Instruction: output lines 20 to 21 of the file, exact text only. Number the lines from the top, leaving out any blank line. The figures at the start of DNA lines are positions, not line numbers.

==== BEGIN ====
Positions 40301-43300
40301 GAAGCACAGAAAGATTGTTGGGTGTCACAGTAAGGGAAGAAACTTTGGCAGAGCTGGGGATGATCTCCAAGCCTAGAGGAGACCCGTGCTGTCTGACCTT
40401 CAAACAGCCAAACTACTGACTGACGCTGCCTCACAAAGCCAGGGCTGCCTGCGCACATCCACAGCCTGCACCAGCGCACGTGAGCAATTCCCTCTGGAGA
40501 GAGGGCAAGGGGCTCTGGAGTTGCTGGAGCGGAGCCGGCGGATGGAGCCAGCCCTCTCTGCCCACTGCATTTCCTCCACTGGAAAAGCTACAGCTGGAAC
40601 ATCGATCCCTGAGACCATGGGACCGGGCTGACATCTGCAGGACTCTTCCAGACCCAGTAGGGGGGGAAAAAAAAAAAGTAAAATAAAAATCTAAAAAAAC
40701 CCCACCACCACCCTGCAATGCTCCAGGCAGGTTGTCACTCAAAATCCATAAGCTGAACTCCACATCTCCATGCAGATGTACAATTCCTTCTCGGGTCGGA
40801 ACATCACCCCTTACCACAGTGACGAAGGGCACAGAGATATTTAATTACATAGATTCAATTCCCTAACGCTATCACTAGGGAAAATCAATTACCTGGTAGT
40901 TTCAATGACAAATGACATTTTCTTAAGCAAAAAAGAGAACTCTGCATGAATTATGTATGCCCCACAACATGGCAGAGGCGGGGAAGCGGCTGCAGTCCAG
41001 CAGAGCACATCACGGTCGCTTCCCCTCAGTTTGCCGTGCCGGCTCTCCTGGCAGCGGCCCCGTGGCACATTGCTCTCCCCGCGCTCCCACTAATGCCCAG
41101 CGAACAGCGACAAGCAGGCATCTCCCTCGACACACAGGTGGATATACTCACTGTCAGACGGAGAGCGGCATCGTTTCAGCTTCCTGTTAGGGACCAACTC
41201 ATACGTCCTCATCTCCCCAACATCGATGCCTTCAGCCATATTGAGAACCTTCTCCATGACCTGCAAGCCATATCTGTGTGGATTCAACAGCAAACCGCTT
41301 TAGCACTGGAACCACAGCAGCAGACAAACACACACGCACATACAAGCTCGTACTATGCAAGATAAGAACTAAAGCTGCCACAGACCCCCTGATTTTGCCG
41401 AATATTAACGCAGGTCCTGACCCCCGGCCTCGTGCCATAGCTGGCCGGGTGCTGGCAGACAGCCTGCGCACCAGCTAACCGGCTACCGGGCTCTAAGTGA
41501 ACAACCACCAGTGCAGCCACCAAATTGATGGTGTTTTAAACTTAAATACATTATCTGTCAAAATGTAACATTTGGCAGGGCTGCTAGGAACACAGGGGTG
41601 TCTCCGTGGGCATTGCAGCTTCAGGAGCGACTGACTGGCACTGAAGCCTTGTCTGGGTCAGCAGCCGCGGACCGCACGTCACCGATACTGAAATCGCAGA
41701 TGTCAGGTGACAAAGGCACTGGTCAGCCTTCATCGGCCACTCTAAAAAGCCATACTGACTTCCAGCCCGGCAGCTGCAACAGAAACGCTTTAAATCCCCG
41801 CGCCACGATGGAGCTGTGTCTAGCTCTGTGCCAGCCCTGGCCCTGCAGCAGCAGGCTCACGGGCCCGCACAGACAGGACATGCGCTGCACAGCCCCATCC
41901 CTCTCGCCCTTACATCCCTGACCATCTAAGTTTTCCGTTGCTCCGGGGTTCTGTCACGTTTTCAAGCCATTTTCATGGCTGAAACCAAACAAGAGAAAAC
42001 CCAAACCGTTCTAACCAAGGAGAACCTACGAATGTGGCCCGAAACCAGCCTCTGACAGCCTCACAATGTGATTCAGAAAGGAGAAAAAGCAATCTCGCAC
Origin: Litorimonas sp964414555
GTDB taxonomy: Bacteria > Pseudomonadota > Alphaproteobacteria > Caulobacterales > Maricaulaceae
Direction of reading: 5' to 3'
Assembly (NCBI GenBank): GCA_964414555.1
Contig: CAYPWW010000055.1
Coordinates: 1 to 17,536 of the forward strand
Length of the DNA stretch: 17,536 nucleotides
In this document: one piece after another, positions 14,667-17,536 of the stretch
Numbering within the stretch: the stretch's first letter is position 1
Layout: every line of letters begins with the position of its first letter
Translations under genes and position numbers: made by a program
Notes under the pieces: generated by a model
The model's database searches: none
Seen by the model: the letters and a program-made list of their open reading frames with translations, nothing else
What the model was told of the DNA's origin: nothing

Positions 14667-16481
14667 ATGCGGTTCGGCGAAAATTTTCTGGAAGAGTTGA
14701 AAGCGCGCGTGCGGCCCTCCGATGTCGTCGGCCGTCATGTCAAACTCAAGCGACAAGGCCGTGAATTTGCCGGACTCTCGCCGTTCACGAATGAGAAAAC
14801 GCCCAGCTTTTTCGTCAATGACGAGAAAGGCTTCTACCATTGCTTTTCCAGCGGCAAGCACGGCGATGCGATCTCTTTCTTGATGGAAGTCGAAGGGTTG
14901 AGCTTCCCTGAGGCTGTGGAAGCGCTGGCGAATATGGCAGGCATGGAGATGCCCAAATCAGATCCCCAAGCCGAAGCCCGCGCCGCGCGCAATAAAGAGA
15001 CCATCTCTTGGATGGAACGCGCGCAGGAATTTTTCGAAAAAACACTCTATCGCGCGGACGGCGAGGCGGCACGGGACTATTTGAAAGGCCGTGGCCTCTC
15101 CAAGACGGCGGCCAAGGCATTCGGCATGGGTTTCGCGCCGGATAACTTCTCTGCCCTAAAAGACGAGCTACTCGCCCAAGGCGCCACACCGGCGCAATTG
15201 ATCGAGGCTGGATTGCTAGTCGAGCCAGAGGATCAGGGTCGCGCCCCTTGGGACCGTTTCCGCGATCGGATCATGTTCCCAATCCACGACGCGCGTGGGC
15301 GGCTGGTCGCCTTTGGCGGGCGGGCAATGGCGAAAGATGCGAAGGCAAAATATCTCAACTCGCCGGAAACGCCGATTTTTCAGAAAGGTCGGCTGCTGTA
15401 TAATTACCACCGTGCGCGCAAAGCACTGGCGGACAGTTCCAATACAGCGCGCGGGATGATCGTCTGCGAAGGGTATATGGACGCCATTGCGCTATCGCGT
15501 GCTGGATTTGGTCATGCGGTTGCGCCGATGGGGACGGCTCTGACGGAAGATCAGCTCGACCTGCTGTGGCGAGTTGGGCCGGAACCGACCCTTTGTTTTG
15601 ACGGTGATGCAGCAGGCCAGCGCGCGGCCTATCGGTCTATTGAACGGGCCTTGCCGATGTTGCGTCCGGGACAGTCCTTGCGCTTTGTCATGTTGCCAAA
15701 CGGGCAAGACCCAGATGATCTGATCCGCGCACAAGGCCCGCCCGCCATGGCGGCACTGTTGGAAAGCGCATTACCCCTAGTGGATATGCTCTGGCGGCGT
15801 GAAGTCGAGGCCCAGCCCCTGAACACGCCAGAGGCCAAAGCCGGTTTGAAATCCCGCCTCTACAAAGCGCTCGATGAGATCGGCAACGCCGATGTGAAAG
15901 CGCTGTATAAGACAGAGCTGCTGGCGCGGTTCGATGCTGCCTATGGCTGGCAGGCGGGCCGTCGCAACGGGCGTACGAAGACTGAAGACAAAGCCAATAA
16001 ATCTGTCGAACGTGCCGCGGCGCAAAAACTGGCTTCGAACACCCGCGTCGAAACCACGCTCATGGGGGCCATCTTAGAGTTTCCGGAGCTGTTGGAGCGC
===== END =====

Origin: Litorimonas sp964414555
GTDB taxonomy: Bacteria > Pseudomonadota > Alphaproteobacteria > Caulobacterales > Maricaulaceae